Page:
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Report on Nishinoshima (Japan) — 15 July-21 July 2020


Smithsonian Institution / US Geological Survey
Weekly Volcanic Activity Report, 15 July-21 July 2020
Managing Editor: Sally Sennert.

Please cite this report as:

Global Volcanism Program, 2020. Report on Nishinoshima (Japan) (Sennert, S, ed.). Weekly Volcanic Activity Report, 15 July-21 July 2020. Smithsonian Institution and US Geological Survey.

Weekly Report (15 July-21 July 2020)



27.247°N, 140.874°E; summit elev. 100 m

All times are local (unless otherwise noted)

JMA scientists observed Nishinoshima from a ship on 11 July. They reported that a large amount of ash was emitted from the summit crater; plumes rose about 1.7 km and drifted W, dropping ash into the sea. Deposits of large blocks at the foot of the cone were visible. Lava fountains that rose 200 m above the crater were observable at night, along with lightning in the ash plumes. The cone had grown to about 200 m, about 40 m higher than an estimate on 1 December 2019. The report stated that ships should stay at least 2.5 km away from the cone.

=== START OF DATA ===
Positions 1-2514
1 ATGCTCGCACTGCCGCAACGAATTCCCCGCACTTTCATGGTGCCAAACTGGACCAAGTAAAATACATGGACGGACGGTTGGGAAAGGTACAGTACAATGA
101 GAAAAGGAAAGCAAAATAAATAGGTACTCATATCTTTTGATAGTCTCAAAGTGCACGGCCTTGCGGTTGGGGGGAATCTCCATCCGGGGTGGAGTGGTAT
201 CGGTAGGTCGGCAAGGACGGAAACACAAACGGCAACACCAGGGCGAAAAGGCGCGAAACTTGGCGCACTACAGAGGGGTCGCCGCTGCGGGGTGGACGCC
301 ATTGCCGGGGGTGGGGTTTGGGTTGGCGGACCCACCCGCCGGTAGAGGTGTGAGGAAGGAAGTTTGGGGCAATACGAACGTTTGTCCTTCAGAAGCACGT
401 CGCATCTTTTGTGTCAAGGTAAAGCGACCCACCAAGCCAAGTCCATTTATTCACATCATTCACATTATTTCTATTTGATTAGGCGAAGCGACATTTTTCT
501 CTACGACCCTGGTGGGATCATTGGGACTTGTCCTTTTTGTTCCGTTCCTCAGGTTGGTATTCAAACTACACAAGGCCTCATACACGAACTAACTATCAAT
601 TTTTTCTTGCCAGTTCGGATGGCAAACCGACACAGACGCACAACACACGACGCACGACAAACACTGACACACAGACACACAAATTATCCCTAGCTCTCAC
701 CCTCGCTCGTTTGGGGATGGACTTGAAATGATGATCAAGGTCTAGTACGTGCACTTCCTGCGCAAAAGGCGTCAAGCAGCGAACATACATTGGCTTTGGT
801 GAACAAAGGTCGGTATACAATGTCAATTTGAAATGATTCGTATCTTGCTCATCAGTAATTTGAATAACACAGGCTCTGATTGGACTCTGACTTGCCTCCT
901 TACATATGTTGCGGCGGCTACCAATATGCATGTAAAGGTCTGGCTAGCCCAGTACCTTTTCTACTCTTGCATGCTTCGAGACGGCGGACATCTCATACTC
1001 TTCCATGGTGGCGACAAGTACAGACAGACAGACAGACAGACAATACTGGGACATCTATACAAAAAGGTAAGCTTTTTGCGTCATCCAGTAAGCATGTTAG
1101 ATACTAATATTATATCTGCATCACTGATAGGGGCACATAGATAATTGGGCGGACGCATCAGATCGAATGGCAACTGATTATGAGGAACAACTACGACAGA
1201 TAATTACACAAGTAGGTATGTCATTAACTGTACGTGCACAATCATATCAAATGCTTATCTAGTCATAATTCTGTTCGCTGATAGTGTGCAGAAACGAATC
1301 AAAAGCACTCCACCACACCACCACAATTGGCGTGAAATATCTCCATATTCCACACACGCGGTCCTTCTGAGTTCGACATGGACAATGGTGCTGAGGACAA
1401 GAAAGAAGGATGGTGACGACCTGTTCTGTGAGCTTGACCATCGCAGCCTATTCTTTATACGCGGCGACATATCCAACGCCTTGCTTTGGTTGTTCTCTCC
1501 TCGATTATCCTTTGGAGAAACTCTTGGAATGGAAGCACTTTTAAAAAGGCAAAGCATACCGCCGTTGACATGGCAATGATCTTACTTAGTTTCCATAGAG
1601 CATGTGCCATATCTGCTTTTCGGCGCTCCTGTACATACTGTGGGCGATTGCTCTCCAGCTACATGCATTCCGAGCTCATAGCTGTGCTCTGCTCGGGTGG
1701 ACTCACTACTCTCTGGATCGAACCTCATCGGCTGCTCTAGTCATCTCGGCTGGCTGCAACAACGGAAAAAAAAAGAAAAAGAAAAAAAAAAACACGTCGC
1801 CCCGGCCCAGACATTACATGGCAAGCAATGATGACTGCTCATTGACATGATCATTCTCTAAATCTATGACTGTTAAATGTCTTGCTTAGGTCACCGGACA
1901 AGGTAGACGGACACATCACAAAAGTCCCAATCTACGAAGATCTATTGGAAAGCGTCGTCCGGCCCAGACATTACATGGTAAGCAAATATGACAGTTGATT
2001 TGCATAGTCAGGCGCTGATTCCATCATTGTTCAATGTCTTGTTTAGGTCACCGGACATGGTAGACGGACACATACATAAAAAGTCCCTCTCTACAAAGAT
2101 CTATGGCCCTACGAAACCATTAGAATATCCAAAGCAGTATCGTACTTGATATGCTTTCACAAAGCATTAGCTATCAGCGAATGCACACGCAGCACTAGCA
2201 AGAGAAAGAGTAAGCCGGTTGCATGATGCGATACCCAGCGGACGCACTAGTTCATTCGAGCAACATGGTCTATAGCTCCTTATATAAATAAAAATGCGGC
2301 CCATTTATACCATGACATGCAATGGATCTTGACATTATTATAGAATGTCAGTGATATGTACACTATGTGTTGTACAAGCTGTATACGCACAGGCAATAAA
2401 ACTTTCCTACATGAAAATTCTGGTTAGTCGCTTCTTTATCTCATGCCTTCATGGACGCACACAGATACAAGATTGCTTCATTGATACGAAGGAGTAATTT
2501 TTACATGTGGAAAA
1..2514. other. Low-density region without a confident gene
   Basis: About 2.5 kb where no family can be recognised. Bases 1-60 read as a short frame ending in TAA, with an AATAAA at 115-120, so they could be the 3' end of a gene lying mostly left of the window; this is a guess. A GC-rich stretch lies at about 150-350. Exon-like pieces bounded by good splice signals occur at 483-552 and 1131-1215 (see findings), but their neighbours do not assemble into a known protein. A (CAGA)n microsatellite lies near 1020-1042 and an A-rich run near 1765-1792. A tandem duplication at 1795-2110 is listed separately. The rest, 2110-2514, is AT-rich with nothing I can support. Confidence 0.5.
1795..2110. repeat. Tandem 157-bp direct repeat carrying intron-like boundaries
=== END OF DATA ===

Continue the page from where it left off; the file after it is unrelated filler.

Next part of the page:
Based on satellite data and pilot observations, the Tokyo VAAC reported that during 16-21 July ash plumes rose to 3.7-6.4 km (12,000-21,000 ft) a.s.l. and drifted N, NE, and E. Satellite data showed a sulfur dioxide plume reaching the western USA on 18 July, after traveling over 9,000 km from Nishinoshima.

Geological Summary. The small island of Nishinoshima was enlarged when several new islands coalesced during an eruption in 1973-74. Multiple eruptions that began in 2013 completely covered the previous exposed surface and continued to enlarge the island. The island is the summit of a massive submarine volcano that has prominent peaks to the S, W, and NE. The summit of the southern cone rises to within 214 m of the ocean surface 9 km SSE.

Sources: Japan Meteorological Agency (JMA), Tokyo Volcanic Ash Advisory Center (VAAC), Simon Carn